Prison Law and Policy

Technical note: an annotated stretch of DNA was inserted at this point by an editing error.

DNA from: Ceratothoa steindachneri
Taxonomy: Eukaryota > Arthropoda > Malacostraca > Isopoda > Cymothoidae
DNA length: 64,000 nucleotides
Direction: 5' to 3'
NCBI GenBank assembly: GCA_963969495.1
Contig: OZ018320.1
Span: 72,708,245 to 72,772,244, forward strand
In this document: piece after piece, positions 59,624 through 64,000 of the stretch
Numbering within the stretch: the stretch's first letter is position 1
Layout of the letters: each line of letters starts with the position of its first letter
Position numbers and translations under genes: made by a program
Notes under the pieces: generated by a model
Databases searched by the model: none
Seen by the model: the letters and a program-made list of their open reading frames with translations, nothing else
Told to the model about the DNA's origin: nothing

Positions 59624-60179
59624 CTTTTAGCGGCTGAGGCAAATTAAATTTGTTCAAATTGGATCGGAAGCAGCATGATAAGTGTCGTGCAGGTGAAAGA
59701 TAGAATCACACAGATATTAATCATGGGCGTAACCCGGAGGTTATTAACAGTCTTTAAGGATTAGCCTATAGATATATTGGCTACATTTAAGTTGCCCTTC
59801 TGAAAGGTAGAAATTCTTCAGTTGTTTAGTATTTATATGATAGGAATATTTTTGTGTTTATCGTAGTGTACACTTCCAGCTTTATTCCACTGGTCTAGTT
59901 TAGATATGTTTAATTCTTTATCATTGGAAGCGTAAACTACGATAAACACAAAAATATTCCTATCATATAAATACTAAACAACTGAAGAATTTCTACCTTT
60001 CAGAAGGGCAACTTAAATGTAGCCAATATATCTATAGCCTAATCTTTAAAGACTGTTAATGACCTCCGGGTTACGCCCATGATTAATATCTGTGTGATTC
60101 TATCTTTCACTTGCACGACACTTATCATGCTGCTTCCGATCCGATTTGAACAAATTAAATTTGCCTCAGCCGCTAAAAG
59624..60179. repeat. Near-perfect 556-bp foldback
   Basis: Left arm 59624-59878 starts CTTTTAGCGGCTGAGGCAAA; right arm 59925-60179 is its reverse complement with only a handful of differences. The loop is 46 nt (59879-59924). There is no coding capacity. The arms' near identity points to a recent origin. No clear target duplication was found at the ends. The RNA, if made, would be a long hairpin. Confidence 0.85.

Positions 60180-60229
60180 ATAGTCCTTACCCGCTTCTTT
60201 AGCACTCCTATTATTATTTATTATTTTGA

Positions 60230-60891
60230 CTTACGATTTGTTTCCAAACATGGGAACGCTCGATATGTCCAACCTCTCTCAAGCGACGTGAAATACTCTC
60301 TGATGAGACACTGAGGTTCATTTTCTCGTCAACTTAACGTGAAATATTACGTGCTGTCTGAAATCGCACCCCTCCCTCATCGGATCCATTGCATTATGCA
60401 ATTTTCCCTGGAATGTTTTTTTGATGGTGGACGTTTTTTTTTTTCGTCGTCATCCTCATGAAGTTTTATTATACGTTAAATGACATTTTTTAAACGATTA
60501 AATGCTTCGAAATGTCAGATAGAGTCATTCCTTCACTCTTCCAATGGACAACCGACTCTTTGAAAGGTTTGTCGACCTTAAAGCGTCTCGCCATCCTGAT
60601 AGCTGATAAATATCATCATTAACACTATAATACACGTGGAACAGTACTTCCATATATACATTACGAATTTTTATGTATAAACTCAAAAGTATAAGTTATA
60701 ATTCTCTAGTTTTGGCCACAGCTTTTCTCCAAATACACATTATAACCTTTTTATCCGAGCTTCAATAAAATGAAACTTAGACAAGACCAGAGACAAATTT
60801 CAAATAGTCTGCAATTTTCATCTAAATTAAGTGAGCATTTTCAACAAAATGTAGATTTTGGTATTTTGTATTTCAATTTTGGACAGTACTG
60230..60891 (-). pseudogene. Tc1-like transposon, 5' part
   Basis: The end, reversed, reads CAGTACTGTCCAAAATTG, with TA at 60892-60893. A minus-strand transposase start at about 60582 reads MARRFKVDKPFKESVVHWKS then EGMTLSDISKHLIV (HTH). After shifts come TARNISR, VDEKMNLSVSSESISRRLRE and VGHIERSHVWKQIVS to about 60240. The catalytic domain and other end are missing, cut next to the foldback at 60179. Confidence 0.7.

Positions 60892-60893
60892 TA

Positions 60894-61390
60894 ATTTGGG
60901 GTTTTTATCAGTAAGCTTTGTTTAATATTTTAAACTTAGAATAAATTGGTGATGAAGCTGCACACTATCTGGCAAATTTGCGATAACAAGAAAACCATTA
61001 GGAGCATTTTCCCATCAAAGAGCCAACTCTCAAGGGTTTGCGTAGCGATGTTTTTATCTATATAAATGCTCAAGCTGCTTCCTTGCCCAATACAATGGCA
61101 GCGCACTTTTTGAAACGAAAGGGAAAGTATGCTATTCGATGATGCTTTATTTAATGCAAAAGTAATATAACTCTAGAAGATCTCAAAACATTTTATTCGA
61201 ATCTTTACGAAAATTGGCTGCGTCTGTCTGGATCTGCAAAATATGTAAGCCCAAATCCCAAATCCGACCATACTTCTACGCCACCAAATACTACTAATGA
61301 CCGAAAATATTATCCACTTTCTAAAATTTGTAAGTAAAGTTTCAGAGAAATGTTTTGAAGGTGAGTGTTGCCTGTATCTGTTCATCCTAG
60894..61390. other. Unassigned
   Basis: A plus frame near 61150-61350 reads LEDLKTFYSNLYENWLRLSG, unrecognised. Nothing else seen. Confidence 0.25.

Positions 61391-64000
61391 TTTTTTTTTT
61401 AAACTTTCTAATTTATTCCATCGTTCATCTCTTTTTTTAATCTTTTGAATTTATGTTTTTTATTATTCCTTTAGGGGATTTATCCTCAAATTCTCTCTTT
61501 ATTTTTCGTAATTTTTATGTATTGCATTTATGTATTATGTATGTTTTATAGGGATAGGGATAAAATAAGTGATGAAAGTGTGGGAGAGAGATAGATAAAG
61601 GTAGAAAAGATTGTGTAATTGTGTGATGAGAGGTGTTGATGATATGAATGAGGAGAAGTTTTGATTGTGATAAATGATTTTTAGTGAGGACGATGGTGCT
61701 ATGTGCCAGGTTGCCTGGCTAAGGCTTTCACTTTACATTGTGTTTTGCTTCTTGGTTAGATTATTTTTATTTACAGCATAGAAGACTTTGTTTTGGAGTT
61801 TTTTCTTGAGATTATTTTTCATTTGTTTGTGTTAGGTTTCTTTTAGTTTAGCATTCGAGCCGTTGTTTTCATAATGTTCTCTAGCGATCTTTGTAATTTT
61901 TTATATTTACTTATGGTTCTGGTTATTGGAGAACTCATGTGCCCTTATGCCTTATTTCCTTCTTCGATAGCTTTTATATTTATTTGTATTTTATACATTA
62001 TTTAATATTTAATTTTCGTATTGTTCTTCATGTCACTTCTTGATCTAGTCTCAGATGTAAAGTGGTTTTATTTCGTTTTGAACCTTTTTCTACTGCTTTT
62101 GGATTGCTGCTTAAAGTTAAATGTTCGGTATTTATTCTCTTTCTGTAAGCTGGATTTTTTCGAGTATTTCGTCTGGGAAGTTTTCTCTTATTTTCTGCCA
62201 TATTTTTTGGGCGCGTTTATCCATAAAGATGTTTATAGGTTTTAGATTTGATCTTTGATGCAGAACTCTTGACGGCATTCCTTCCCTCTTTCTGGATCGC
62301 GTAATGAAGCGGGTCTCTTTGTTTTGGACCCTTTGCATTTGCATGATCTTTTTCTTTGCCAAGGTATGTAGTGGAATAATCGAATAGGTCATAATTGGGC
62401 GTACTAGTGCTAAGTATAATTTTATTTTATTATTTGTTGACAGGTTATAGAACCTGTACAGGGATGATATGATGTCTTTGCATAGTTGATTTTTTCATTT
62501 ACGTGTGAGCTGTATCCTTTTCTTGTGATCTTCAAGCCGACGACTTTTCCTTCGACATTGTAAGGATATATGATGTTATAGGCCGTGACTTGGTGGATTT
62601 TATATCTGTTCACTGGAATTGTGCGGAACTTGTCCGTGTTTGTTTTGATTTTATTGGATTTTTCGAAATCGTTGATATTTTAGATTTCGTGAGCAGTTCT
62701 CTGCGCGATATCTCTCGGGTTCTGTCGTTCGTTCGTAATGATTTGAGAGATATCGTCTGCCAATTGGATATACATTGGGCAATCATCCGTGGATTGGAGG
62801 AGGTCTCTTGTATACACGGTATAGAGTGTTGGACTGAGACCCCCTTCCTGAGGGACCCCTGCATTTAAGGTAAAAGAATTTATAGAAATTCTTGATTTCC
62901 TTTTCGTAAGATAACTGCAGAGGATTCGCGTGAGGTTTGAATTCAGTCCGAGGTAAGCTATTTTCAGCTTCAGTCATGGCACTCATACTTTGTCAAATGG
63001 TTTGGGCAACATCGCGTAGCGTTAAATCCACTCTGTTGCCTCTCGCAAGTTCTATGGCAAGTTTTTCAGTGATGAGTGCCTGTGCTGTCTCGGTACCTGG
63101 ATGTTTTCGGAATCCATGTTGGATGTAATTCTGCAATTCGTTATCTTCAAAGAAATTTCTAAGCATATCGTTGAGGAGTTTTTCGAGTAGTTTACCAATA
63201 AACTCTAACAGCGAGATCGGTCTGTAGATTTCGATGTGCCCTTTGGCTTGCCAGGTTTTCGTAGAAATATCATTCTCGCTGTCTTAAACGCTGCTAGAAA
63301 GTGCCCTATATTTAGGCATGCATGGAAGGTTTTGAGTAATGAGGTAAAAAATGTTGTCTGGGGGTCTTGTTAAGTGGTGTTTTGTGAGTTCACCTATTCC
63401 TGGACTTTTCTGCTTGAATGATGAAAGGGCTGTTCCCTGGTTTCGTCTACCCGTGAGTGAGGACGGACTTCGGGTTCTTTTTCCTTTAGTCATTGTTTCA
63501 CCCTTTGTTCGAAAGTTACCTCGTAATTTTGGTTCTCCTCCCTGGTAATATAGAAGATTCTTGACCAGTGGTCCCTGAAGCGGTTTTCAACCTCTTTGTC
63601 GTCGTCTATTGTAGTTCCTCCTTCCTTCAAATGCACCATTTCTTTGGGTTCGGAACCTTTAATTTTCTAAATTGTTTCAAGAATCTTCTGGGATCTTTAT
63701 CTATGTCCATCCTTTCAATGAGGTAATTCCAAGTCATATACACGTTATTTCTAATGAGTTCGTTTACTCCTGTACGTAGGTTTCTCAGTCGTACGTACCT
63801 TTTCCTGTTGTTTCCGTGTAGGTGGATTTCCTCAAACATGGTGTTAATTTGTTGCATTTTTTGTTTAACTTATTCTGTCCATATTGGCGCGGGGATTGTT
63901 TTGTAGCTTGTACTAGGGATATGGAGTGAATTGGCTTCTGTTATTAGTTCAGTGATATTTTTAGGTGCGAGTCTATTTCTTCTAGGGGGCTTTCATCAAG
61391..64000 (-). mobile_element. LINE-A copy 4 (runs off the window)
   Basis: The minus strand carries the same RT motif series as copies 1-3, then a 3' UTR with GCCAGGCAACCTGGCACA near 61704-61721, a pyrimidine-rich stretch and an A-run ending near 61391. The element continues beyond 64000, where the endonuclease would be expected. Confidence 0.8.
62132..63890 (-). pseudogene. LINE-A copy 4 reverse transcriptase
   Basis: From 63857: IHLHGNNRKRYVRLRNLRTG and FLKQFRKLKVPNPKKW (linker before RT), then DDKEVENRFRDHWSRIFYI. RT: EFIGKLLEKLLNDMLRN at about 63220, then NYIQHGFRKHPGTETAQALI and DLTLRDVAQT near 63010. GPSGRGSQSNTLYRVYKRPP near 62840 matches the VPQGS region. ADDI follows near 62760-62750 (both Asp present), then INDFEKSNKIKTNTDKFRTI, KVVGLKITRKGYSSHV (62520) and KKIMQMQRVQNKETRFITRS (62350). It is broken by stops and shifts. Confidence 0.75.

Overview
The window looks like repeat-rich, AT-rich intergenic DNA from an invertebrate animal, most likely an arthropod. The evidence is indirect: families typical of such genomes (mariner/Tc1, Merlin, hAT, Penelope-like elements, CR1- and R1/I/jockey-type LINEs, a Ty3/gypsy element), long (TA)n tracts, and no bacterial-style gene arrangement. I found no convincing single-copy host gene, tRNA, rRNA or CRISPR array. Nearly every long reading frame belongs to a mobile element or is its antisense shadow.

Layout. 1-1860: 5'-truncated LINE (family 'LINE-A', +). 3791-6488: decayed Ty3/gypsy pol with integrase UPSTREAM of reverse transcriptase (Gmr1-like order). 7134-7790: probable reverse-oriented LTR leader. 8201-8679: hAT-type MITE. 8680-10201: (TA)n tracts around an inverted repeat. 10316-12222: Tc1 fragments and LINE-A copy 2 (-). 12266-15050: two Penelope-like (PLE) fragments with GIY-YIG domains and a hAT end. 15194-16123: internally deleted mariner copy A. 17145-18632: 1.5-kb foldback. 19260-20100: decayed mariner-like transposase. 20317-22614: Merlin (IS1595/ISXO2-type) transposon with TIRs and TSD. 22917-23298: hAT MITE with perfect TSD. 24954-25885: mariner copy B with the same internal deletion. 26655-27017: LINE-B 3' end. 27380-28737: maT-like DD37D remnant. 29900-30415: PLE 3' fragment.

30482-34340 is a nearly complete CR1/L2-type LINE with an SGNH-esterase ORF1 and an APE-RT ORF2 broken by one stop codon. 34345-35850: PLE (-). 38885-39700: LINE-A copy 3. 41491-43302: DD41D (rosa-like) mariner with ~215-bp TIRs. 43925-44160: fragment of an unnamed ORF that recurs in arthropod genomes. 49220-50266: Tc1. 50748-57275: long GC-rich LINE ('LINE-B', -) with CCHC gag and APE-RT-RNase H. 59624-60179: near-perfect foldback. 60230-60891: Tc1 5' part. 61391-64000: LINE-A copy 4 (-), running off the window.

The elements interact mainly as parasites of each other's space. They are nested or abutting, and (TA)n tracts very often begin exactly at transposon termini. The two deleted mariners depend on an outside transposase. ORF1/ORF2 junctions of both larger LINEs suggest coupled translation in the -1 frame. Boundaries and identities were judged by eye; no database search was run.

Courses in criminal law tend to focus on the “front end” of the criminal justice process: investigation, prosecution, and verdict. But for those people sentenced to prison, the trial process is only the preamble to an extended period in the custody of the state. This class focuses in depth on a key component of the “back end” of the criminal justice system: the law and policy of incarceration. The governing inquiry is the nature of the legal obligations the state has toward those it incarcerates. This question is particularly urgent given the number of people being held in American prisons and jails (close to 2 million at last count) and the overrepresentation in this group of people of color, African Americans in particular. Topics to be covered include the history of prisoners’ rights litigation; the scope of prisoners’ constitutional rights; the right of access to the courts; the prison disciplinary process; conditions of confinement (including solitary confinement); medical care (including the institutional (non)response to COVID); sexual violence, excessive force, and the Prison Litigation Reform Act. Please note: no laptops or other devices may be used in this class. Regular attendance and class participation are expected.